Pinnacle Auto Appraisers' Blog
Keeping the auto appraising industry up to date with important auto industry and appraiser information.
DALLAS – The body of celebrated auto designer and race car driver Carroll Shelby, who died more than a month ago, could remain in a Dallas morgue for several more weeks while his family fights about burial plans, his sons said Tuesday.
Shelby's three children say their father, who died May 10 in a Dallas hospital, signed a document in February giving them permission to have his body cremated. His wife, Cleo Shelby, who lives in California, alleges the signature on that directive is a forgery. She says a document signed two years ago gives her power of attorney in Shelby's affairs.
Shelby's son Michael Shelby told The Associated Press on Tuesday that several witnesses watched his father sign the paperwork in February and "there was absolutely no way" Cleo Shelby could substantiate her claims.
"It's not children's wishes versus the wife," Michael Shelby said. "It's his written wishes versus Cleo Shelby."
Dallas Auto Appraisal, Houston Auto Appraisal, Atlanta Auto Appraisal, Chicago Auto Appraiser, Philadelphia Auto Appraiser
By: Alex Lloyd - Motoramic
The 2013 Ford Shelby GT500 arrives late this year fresh from its third major makeover in the last four years, Ford's master chief in its battle for pony car dominance. Thanks to an influx of beefier hardware and clever software, the Shelby GT500's performance amazes in every dimension -- almost too much so.
There's no more fitting tribute in the wake of Carroll Shelby's passing last week than to note when Ford engineers vowed that the 2013 version of the street-rocket Mustang bearing his name would hit 200 mph, Shelby accused them of "bulls**ting" him. They told the truth.
The changes wrought on the 2013 Shelby aren't just the monstrous increase in horsepower from 550 hp to 662 hp with 631 ft-lbs of torque, making the 'Stang capable of a 0-60 mph time of just 3.7 seconds. The braking system scrubs excess speed with larger, 6-piston Brembo calipers. To shed weight gained from the bored-out 5.8-liter supercharged V8 engine, Ford installed a carbon-fiber driveshaft and a plastic fuel tank. The engineers worked tirelessly on multiple cooling systems and with Bilstein on an optional performance package, bringing the suspension and handling in line with the hefty increase in power.
The front end sports a more aggressive design and a grille-free opening that contains endless fairings and flaps, increasing front down force by 66% -- crucial in getting the car over 200 mph without reviving the Mustang as an airborne object. The rear end has the new for 2013 taillights and a not-so-subtle quad exhaust producing the bellow of a waking giant.
With my car fitted with the optional "Track Pack" that increases cooling even further -- and bumps the sticker price to $65,120 from the $54,200 base number -- I took to the Road Atlanta racetrack. I braced for a punishing ride that would make me earn my lap time, and instead found a companion as calm and eager to reward as a day-care teacher. There was no understeer to speak of, and the rear was planted on power down. The gear ratios from the beefed-up Tremec six-speed manual were so long that the car tricks you into thinking you're going slower than you actual velocity. The car will do 60 mph in just 1st gear, and I was still in 3rd at 140 mph. It felt, dare I say it, tame.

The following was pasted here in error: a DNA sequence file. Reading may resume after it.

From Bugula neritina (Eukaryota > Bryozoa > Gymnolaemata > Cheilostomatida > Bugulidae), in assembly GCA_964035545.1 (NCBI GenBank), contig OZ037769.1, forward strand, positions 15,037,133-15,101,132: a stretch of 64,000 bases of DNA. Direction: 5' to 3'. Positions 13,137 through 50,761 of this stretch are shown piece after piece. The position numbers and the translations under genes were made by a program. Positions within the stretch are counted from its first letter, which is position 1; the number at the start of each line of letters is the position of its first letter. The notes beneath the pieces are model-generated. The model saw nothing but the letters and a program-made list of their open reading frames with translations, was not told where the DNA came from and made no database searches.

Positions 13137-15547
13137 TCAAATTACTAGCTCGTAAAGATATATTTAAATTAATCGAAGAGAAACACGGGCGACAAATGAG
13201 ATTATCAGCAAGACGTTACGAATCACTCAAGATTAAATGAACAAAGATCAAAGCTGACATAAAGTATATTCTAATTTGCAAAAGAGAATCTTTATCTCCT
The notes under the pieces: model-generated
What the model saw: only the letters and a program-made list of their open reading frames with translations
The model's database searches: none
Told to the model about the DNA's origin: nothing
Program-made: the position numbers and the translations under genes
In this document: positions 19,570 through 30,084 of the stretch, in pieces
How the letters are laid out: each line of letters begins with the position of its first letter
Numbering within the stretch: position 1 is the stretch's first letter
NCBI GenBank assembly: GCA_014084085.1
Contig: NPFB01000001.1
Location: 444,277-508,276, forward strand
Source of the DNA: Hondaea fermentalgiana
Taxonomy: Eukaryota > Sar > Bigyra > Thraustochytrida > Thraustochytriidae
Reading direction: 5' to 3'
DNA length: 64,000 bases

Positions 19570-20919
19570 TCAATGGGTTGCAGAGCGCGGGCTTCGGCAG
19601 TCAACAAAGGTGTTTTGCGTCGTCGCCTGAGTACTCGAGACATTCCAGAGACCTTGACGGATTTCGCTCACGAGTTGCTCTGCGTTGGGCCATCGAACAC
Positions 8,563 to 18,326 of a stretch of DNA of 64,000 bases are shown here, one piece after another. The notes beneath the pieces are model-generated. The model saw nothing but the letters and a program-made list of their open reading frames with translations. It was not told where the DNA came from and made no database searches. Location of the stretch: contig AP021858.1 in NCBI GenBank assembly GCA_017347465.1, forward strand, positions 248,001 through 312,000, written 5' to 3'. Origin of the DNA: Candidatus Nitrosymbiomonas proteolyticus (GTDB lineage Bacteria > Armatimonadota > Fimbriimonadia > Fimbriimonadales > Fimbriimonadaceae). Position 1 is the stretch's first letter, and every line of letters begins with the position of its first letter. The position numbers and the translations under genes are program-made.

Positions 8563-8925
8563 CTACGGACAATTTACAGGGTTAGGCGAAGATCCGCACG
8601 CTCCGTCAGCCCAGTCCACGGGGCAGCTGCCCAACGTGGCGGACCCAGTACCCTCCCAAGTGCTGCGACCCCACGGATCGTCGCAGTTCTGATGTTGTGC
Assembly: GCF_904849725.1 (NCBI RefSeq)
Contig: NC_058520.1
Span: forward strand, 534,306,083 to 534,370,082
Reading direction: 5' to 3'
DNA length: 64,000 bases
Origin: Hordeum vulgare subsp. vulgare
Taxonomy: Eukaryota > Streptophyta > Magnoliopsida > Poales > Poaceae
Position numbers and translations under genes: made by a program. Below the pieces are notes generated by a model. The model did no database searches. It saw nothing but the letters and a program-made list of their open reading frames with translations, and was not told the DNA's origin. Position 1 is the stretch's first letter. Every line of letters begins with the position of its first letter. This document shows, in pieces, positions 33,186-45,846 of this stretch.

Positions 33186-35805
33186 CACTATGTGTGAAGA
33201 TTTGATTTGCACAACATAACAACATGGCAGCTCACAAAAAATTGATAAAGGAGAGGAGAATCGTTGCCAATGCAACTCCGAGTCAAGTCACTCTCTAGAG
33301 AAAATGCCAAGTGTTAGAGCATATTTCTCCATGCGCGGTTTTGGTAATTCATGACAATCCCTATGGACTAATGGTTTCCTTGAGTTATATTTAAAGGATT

And I didn't want it to.
I wanted to manhandle the car, holding my breath every turn, praying I would emerge from the other side without bending metal or myself. I worried that in their drive to wrangle this herd of wild horses, the Ford engineers had actually done their jobs too well.
The same was true when I hit the country roads. The 242 additional horsepower in the GT500 over the upgraded Mustang GT barely made its presence known -- in part because the GT500 only makes its maximum when the car "over revs" from its normal redline of 6,250 rpm to 7,000 rpm in eight-second bursts, and the tall gear ratios prevent the chiropractic snap you'd expect when nailing the gas pedal. As a cruiser, it projects all the coolness a Shelby should, but I wasn't there to prance about. I brought spare boxer shorts and I expected to need them.
The next day brought us to the drag strip, and there the spirit of Carroll Shelby emerged. The long gear ratios suddenly made sense, perfectly matched for the task of producing an 11.7-second quarter mile time, just a bit faster than the GT500's archenemy, the Chevrolet Camaro ZL1. Credit Ford's launch control system, perhaps the best on any production car today, that lets drivers pick an engine start limit by 100 revs at a time to match the conditions on the track. It was far smarter than I was, and no matter how hard I tried with the traction control turned off, I couldn't beat the system.
Carroll Shelby was famous for saying, "Whatever the competition comes up with, we're going to kick the hell out of them." In a drag race or lapping around the Nurburgring, the 2013 Shelby GT500 probably will. It's a car that Ford claim can do everything -- and back it up. It's a great car to cruise down the highway or over country roads. It can drag race with the best and can lap a racetrack like a car half its size. It's fantastic -- and yet I feel a little let down.
The Shelbys of decades past were many things, but like Carroll Shelby himself, "refined" wasn't one of their selling points. All the best of his muscle cars carried a madness that makes them magical. If you want to go blisteringly fast in a straight line and reign as the king of the stoplights, then buy this Shelby. But if you want your pony to provide a rush of adrenaline, the more unpredictable, wild Mustang GT will let you live at the limits for less money. With the GT500, you can leave your spare boxers at home.